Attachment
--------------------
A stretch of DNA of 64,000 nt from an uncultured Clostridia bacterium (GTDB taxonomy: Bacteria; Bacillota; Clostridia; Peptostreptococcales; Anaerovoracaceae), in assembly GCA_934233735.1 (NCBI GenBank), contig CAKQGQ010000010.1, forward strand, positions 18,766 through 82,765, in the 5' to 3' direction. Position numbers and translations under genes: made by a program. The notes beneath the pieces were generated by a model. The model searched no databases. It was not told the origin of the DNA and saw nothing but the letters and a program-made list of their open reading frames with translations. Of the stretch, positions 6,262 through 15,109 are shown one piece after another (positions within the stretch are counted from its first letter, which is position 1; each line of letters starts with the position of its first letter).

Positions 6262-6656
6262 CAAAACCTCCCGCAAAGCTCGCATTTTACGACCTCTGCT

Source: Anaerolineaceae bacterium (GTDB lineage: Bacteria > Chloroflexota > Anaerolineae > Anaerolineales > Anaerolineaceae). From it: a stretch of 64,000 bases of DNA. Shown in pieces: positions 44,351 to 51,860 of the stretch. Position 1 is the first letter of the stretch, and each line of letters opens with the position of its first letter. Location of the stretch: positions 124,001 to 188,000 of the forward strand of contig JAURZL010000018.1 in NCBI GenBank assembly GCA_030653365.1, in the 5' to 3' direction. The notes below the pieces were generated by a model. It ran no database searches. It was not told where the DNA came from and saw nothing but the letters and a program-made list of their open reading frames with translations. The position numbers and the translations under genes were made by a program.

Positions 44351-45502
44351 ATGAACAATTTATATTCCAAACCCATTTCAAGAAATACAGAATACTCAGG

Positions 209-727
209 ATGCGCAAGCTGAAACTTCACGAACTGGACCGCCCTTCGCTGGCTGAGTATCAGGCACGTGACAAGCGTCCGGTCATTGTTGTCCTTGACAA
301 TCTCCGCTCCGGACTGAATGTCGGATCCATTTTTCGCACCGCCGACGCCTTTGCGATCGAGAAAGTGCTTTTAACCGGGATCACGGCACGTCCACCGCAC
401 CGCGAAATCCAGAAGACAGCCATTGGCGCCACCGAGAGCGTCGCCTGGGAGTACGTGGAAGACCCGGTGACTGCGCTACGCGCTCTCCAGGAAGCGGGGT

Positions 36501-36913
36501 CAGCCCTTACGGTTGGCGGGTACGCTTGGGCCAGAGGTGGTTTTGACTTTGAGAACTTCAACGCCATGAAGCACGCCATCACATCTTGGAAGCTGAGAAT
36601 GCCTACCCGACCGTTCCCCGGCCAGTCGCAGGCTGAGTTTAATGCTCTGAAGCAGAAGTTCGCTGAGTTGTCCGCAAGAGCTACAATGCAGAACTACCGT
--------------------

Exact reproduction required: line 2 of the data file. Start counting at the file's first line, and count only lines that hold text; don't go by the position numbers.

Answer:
Positions 6262-6656